Keep in mind this is a fuzzy ranking. It’s possible to come up with a consequence that the player rates as worse than Harm depending on the situation. Long-term complications, like increased Heat or dinging the crew’s status with a faction, can be worse than Harm as they force the crew to deal with the fallout using precious Downtime actions. If the crew is racing to complete a clock before their rivals complete theirs, reduced effect (tick once instead of twice) might be enough to make them lose the race.

Another way to tune difficulty is by changing how effective Resistance rolls are. This also affects the feel of the game. For an easier, more heroic feel, let a resistance roll completely negate Harm and other consequences. For a harsher, grittier feel, have resistance rolls only lessen the Harm or consequence.

Types of Fun and Blades in the Dark GM/Play styles

I’m one of the rotating GMs in an ongoing Blades in the Dark campaign. We started with two GMs, me and E., and last session a third GM, W., started. It’s been interesting to see the differences in GMing styles, how those map to Types of Fun, and how they’re supported by the system.

When I GM Blades, I focus on providing my players with the Fantasy of being competent thieves, and to a lesser extent, to give them a compelling Narrative that wraps up nicely within the session. The focus on Fantasy is a tricky balancing act: to showcase their competence, and to make the victory feel earned, there must be some amount of challenge. But if there’s too much challenge, the crew might fail the Score, which would violate the fantasy of being competent. I’ve realized that my Scores are often easy because I’m leaning too hard on the “they must succeed” side. My score prep method also grows out of this focus: the list of potential challenges allows me to throw them in as a pacing mechanic, and dial them back down when it feels like the Score should wind down and the players have faced enough adversity.

Blades as a system has mixed support for this mode of play. On the plus side, the flashback and resist consequence mechanics are all about showing the characters’ competence. The playbook special abilities all give unique opportunities for characters to shine. The Score as a main unit of play gives clear goals with a reset in between, so messing up one Score doesn’t necessarily mess up the overarching quest. It’s also handy as a pacing mechanism for making sure each session has a satisfying conclusion. The XP triggers encourage players to bring up backgrounds and relationships in a way that makes an interesting narrative.

On the minus side, every Blades action roll comes with the possibility of things going horribly wrong. Some of the players in our group come at the game with a focus on Fantasy or Challenge, and they try their best to avoid triggering action rolls for that reason. This can bog the game down with long discussions about which course of action has the lowest risk, and lead to some weaseling.

My impression of E.’s GMing style is that he focuses on providing Discovery and Challenge types of fun. He recently finished GMing an arc that hammered home the differences to me. The crew was supposed to steal some blackmail evidence from a relative of Lord Scurlock. We successfully broke into her house and didn’t find it, but found the portal to her magical bunker. We got a key to the portal and broke into the bunker, but still didn’t find it, but found other valuable possessions. So we bargained those back to her, and she revealed that her blackmail material was hidden in a house taken over by an eldritch horror. We’d picked up some random clues about it earlier but had been so focused on robbing her directly that we ignored them. For a game focused on Fantasy and Narrative, this would be a failure on the GM’s part. For a game focused on Discovery and Challenge, this was a failure on the players’ part. We didn’t investigate enough to discover the secret of the horror house, and instead jumped to conclusions: we failed the Challenge. Meanwhile, the GM stayed true to the facts established in his prep and the Challenge he laid out for us.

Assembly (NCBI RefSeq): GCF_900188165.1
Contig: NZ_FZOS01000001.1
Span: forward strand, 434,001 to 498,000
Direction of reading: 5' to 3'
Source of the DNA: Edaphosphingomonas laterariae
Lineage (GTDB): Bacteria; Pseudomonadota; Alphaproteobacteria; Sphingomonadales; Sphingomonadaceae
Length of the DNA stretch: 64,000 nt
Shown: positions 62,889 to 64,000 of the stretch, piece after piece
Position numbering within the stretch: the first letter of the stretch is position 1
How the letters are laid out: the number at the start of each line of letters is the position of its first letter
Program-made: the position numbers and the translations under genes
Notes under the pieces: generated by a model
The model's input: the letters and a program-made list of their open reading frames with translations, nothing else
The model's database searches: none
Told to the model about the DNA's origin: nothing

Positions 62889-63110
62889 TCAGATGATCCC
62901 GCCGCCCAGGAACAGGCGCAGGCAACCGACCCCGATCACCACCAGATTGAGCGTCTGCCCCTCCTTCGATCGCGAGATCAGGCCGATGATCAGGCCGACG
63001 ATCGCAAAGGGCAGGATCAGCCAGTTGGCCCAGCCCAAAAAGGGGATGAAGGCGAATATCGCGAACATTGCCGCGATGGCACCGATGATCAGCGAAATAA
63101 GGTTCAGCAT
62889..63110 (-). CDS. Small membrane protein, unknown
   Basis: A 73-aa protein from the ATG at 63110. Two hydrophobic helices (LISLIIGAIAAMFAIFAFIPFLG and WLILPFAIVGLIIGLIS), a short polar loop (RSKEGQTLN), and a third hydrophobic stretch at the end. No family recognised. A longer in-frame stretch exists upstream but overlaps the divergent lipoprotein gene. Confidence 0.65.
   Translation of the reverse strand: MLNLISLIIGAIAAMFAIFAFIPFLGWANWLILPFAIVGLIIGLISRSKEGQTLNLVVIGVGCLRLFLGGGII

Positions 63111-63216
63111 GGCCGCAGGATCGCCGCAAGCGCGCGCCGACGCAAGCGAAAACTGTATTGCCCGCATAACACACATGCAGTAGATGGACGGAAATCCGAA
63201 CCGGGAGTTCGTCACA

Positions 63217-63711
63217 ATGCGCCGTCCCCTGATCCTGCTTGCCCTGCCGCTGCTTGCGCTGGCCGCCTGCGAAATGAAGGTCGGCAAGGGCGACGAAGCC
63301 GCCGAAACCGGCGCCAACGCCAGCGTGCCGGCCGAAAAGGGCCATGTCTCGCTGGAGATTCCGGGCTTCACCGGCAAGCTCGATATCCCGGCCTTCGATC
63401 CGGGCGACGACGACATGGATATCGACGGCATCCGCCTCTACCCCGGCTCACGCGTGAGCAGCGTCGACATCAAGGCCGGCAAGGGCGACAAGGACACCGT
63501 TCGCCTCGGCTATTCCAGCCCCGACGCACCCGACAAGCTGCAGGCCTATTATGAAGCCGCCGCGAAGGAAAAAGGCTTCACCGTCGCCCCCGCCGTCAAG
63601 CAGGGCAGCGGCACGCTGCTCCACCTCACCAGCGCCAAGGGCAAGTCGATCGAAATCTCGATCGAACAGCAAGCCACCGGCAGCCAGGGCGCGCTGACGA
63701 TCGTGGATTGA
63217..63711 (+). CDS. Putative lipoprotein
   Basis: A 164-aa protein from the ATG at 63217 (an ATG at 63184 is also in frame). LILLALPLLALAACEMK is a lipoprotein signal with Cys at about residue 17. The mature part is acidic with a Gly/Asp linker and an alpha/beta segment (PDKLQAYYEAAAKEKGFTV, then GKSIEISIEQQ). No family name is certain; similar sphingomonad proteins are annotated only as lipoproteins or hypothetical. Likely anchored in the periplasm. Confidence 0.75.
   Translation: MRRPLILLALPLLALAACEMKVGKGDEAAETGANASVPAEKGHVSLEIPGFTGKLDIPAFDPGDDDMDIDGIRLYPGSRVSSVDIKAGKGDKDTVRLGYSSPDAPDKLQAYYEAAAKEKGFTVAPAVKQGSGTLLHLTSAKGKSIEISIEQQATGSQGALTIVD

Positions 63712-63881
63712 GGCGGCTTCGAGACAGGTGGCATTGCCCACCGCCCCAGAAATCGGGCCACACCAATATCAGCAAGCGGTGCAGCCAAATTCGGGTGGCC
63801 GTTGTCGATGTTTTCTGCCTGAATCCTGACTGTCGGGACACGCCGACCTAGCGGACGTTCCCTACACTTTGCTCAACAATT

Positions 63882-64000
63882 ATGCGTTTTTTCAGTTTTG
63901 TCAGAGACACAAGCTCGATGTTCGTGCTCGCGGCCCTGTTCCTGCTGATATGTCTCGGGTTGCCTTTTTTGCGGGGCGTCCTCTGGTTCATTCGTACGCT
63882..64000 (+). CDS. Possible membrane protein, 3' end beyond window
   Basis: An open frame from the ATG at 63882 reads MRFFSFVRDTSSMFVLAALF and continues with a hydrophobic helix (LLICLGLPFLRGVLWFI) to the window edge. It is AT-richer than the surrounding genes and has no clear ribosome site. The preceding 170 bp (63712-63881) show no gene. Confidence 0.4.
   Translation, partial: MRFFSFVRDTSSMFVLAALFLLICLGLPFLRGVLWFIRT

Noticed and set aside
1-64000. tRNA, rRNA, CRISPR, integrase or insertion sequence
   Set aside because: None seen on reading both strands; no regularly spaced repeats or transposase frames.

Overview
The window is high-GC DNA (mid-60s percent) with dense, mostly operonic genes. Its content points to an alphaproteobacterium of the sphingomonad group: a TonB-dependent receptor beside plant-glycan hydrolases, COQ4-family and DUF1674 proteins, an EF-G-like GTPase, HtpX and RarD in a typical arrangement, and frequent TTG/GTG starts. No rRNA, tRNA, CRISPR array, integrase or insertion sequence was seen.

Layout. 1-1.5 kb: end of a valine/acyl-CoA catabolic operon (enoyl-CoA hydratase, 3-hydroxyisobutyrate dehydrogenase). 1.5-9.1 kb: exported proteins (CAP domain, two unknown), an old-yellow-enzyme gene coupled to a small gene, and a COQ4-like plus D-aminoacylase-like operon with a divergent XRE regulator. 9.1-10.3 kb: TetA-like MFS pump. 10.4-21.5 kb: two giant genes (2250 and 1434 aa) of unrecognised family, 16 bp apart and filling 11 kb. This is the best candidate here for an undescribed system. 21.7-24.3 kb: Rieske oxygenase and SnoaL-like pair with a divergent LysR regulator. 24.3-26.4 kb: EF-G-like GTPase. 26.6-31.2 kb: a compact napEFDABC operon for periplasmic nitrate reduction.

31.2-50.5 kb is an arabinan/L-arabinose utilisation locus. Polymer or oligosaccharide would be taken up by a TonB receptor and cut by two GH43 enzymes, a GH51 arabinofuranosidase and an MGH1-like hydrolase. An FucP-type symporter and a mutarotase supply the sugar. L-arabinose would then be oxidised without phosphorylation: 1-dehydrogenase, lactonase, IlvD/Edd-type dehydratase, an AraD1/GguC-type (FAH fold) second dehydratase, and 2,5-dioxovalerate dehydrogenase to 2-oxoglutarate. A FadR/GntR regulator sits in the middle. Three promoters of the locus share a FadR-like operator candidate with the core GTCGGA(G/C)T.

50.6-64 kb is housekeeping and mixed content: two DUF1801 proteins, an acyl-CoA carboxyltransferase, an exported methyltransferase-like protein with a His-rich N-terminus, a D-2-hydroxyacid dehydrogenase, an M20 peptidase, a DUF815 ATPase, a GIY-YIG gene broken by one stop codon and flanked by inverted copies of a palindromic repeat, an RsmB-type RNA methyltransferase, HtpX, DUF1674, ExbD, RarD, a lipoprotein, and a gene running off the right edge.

Blades has pretty good support for this style of play. For Challenge, the core Action roll mechanic ensures that there’s a constant incoming stream of obstacles, while the action ratings and playbook abilities give the players many tools to address them. All the mechanics that involve Stress make an interesting resource management challenge. On the downside, Challenge-focused players may feel Action rolls are too risky and avoid engaging the system. For Discovery, there are two pages on Gathering Information, a specific roll type for it, and various perks and abilities that give bonuses to it. On the downside, it leans on the players to remember to Gather Information in situations that may not immediately scream “you need more info.” And by necessity, it also relies on the GM to give good answers.

I think W.’s GMing style is closer to mine than E.’s, but it’s too early to tell. There’s enough overlap in the way these types of fun show up in a game that it can take several sessions to realize there’s a difference. If the obstacles are well-tuned, you can’t tell whether the session was focused on Fantasy of competence or Challenge. A Narrative-oriented game with secrets will give players a strong sense of Discovery as they find them.

I think the designer of Blades focused on Narrative and Expression. Scores, complications, stress, and vices all provide avenues to explore and reveal character. Most of the system is about getting characters into trouble so they have to answer the question of what they will give up to succeed. I think our Slide player’s preference falls closest to this, but they’re outnumbered!

Prepping Scores for Blades in the Dark

I’ve co-GMing a campaign of Blades in the Dark, and one thing I struggle with is prep. I know it gives you tools to improvise scores, but my improvised scores tend to be cakewalks as I struggle to come up with suitable obstacles on the fly. I’ve also had several sessions where events meant most of my prep went unused. But for the last session, I tried something new with prep, and it went swimmingly.